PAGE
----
1. Parks, Courtney A. PhD
  2. Panapasa, Sela V. PhD
  3. Yaroch, Amy L. PhD
  4. Fricke, Hollyanne E. MPH
  5. Resnicow, Kenneth PhD


Objective: To determine baseline characteristics of a group of Samoans/Tongans in Southern California at risk for type 2 diabetes mellitus and identify barriers, cultural factors, and readiness and capacity to implement a culturally tailored Diabetes Prevention Program (DPP) in a faith-based setting.


Design: A mixed-methods pilot that included piloting modified DPP sessions, conducting a survey, and focus groups (N = 4).


Setting: Samoan/Tongan faith-based organizations.


Participants: Samoan/Tongan church members in Southern California who were interested in lifestyle behavior change.


Main Outcome Measures: Surveys assessing sociodemographic, acculturation, health status, food insecurity, and psychosocial factors. Focus groups focusing on attitudes toward the curriculum, opportunities for tailoring, and specific barriers/facilitators for healthy weight, nutrition, and physical activity.


Results: Participants (N = 47) were on average 42 years old, female (57%), and identified as Pacific Islander (35% Samoan, 30% American Samoan, and 35% Tongan). Ninety-eight percent of respondents were overweight/obese, and 45% of households were food insecure. Less than half of respondents were born in the United States, and 28% reported "poor" or "fair" English proficiency. Those with higher body mass indexes were more likely to score lower on internal locus of control and self-efficacy for healthy eating and were motivated to lose weight to feel in control of their health. Focus group results revealed that members of the Samoan/Tongan communities are "underserved" and experience a lack of culturally relevant programs to address obesity and chronic disease. Several barriers to healthier lifestyles were identified including adaptation of traditional recipes made in the United States (ie, to be less healthy), role of stress, cultural values (eg, preference for larger body size), and lack of awareness about healthy lifestyles. The church was identified as a resource that could be leveraged further to positively impact health outcomes.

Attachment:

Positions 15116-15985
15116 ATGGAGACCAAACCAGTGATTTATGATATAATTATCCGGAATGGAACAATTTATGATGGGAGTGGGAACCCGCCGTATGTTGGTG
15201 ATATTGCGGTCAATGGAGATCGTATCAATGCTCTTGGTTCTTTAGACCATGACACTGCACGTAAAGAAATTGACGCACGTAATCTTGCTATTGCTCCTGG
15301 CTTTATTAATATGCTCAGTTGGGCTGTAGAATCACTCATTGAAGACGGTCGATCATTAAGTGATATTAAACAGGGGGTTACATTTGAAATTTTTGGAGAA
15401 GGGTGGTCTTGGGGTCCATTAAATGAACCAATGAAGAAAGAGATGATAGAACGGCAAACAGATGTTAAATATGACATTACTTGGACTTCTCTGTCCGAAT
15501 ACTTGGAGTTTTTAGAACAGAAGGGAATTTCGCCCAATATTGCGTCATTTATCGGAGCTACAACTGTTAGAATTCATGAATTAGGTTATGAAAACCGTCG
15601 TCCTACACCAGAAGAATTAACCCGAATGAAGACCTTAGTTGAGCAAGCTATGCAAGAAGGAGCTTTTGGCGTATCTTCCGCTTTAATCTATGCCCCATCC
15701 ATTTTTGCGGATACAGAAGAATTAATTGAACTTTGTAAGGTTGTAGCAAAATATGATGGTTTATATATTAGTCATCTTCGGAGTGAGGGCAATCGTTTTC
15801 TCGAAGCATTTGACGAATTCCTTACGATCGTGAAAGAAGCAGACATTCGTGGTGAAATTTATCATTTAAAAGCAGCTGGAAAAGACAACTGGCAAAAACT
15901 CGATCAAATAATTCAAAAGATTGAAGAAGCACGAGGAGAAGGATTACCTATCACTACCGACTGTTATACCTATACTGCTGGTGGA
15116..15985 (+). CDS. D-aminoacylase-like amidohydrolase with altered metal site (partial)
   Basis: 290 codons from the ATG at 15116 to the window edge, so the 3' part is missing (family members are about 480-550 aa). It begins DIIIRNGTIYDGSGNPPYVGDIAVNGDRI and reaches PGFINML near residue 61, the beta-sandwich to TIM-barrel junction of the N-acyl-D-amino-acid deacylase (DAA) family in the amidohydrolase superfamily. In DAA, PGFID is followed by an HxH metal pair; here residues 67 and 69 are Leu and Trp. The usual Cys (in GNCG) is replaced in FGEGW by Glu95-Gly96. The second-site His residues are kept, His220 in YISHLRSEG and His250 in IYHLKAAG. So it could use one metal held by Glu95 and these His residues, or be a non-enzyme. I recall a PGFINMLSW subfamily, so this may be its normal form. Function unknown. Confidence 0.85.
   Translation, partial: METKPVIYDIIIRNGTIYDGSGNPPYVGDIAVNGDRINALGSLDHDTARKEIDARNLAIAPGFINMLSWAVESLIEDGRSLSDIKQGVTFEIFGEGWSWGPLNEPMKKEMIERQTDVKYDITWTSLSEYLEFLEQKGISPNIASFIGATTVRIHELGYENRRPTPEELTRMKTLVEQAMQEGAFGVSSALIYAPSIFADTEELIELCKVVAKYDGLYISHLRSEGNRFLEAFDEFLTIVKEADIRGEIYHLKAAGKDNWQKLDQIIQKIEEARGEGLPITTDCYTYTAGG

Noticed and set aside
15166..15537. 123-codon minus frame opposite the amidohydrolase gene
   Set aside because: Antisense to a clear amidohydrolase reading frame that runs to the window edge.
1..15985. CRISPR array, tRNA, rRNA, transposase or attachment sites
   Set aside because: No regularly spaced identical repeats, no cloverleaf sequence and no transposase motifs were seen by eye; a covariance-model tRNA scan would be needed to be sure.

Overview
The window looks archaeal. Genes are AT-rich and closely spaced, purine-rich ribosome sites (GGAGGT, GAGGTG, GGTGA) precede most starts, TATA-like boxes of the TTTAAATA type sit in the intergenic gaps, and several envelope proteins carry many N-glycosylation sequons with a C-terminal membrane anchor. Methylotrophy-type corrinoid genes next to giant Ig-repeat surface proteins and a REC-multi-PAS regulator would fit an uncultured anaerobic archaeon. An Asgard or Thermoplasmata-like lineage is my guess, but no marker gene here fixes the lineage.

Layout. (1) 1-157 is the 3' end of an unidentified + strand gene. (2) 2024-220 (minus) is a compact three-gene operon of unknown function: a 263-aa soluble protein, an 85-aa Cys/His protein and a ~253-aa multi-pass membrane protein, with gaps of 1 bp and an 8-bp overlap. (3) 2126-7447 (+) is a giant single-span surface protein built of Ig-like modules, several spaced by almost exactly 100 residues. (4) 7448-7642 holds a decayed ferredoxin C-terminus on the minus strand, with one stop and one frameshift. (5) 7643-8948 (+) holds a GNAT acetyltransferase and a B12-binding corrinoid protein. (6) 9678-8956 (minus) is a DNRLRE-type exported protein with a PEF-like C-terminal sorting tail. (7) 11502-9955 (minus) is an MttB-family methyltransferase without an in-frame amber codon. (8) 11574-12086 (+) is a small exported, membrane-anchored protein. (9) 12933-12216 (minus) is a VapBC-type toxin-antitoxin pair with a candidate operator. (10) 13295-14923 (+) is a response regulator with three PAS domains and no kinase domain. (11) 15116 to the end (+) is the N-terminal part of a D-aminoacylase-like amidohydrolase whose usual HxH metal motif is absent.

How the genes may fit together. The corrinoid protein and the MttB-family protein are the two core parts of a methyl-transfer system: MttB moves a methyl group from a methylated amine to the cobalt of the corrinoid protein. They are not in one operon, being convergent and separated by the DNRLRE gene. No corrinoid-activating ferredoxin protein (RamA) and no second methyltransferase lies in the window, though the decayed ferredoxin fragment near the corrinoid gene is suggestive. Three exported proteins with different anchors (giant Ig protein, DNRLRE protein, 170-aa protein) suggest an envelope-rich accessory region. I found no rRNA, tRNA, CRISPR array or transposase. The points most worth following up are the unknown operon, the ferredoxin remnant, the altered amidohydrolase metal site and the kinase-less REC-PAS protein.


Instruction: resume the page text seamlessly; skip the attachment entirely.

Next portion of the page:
Conclusions: Results demonstrate possible ways to tailor the DPP for US-based Samoan/Tongan populations by harnessing cultural traditions and addressing existing barriers and psychosocial constructs.